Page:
the police issue
by sarah & nick

volume i. issue i. march 2018.

Police Accountability
by sarah

The current mayor of NYC is constantly walking a tightrope where one one side is the entire police union distraught with not feeling “supported” by the city and the other are the pleas of communities of color and minorities throughout the city asking for an end to the over policing, criminalization and brutalization of their neighborhoods.

How can there be accountability without transparency?

There can’t be. It’s been made clear that the Police commissioner of NYPD finds no cause to fire individuals who themselves commit crimes. NY is one of 23 states that withhold police misconduct records, labeling them confidential (WNYC). Previous court cases in 2017 NY courts found that the law that shields these records should be upheld, ensuring that the city takes steps to discipline officers (NYT). However, it’s been made clear with recent reports that the discipline that is said to be happening, is not.

Who Polices the Police?

One Police Plaza is supposed to take on the role of police discipline. There have been reports leaked of payoffs and settlements from the NYPD, with as much as $900,000 in settlements having been paid off for one Officer Marrero. The Police commissioner did not fire Officer Marrero, he’s still working on the force. After arresting civilians for no reason, committing assault and lying to the department he was given dismissal probation and denied 45 vacation days. If someone like him is allowed to stay on the force, why should we entrust the commissioner and the city to effectively police the police? (Buzzfeed News)

On our campus

Previously cops were undercover on our campus. They targeted two muslim students trying to elicit evidence of terrorism. This outward profiling of Muslim students demonstrates the animosity the police department and the city has towards muslims. The dismissal of our rights and the invasion of our campus demonstrates their feelings of entitlement to our spaces and personal lives.

What can we do?

What we can’t do is rely on the police commissioner to discipline the police. The presence of police on our campus with the knowledge that they do not have to be held accountable for their actions forces students into a position of fear.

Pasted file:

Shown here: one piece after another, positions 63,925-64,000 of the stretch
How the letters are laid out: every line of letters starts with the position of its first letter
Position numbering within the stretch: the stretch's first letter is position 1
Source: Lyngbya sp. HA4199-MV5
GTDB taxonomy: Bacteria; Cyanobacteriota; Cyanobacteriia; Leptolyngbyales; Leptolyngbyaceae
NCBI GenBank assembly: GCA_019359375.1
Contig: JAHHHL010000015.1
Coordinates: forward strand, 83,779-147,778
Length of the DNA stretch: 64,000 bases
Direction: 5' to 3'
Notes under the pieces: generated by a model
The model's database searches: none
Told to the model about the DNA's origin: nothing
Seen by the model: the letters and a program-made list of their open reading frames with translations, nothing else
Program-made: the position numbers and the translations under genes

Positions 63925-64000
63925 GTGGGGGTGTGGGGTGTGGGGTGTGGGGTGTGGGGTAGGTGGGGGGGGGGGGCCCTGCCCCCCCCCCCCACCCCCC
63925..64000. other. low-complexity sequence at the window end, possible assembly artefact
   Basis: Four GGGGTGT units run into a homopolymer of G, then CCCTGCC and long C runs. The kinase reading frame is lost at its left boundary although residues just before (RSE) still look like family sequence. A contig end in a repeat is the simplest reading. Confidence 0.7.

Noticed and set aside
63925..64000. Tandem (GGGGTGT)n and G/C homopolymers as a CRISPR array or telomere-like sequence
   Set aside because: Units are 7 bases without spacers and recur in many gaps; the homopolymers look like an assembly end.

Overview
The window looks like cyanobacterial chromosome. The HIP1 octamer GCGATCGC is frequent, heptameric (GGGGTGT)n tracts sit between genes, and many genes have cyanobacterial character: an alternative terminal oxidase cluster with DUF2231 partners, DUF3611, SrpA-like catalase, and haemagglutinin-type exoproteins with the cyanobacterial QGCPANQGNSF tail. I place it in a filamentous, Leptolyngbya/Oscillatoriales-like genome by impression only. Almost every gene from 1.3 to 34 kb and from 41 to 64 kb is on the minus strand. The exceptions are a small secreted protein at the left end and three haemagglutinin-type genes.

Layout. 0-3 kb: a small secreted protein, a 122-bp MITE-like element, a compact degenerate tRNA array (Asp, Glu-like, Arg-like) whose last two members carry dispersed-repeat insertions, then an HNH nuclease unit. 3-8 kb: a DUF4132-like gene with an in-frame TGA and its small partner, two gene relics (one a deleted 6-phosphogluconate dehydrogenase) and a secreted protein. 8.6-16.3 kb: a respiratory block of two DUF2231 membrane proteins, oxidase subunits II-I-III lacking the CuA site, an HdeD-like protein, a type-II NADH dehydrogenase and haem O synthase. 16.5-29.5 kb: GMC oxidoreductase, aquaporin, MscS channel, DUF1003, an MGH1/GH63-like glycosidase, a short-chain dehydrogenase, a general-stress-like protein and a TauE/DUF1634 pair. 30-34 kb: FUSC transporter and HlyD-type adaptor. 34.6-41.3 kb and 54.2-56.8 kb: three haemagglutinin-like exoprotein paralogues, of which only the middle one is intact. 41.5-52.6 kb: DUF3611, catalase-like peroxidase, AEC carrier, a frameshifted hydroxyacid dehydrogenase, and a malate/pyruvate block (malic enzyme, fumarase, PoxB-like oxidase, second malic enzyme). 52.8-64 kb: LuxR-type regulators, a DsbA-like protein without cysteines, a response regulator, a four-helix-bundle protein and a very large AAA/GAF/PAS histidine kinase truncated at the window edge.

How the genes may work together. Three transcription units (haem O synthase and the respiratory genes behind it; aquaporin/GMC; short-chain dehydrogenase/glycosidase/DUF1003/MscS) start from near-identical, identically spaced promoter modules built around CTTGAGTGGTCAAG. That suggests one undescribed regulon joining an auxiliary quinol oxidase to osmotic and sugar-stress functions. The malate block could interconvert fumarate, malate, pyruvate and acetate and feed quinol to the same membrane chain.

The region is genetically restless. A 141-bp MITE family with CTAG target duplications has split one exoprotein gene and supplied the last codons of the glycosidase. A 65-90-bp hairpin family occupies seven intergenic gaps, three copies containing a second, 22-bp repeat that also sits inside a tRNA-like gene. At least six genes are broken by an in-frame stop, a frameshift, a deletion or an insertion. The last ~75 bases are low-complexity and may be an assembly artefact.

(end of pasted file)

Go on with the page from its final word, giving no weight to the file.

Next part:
We should:

Demand that police officers on campus are removed.
Why? If there is an assault there is no guarantee for justice for the students.

Do not allow police officers into our buildings.
Why? They have a history of surveillance against minority students.

Demand that police disciplinary records be made available to the public.
Why? If the city itself will not hold these men and women accountable then the public should have the ability to.

Police and Security Do Not Equal "Safety"
by nick

It is commonly understood that police and the criminal justice system exist to maintain order; that without these institutions, society would descend into crime and lawlessness. In reality, the criminal justice system exists as a state apparatus of social control. Police enforce and produce inequality to create a veneer of “order”. This veneer exists only in the eyes of wealthy elites who benefit from the suppression of workers and people of color (these, of course, are not mutually exclusive groups). Rather than prevent, crime the system creates crime and criminals. For example, the War on Drugs created criminals out of minor drug users and addicts. Addicts who, in reality, need counseling and treatment not incarceration.

Procedural crime shows like Law & Order give us a distorted vision of what police do. Police do very little to solve crimes and even less to prevent them. Most detectives make only 1 or 2 felony arrests per year, and keep in mind that detectives make up only a small fraction of police forces. The reality is that most felonies don’t get reported to the police, and the ones that do are hardly investigated.

Recently on our campus there has been a discussion about the issue of school shootings. Calls for arming our Public Safety officers further, or for stricter policing of the entrances to campus would do little to prevent these tragedies. Stricter security at the gates would just ensure that whoever is working the gates would be the first to get shot. Moreover, most school shooters are members of the communities they attack. As for increasing the amount of officers that carry weapons, the data tells us that this does little to prevent shootings or lessen the body count. The fact is that there were armed guards at nearly all of the school shootings in the last twenty years, and that changed nothing.

Increasing security on our campus does not mean a safer campus. Policing is extremely expensive and hardly effective. Brooklyn College’s Public Safety Fiscal Year 2018 budget is upwards of $2.8 million. What if we spent some of that money on our crumbling infrastructure? It is more than likely that any increase in policing will lead to an increase of the criminalization of us, the students, particularly students of color. Our campus police and the NYPD already have a history of abusing us, do we really want to increase their strength on our campus?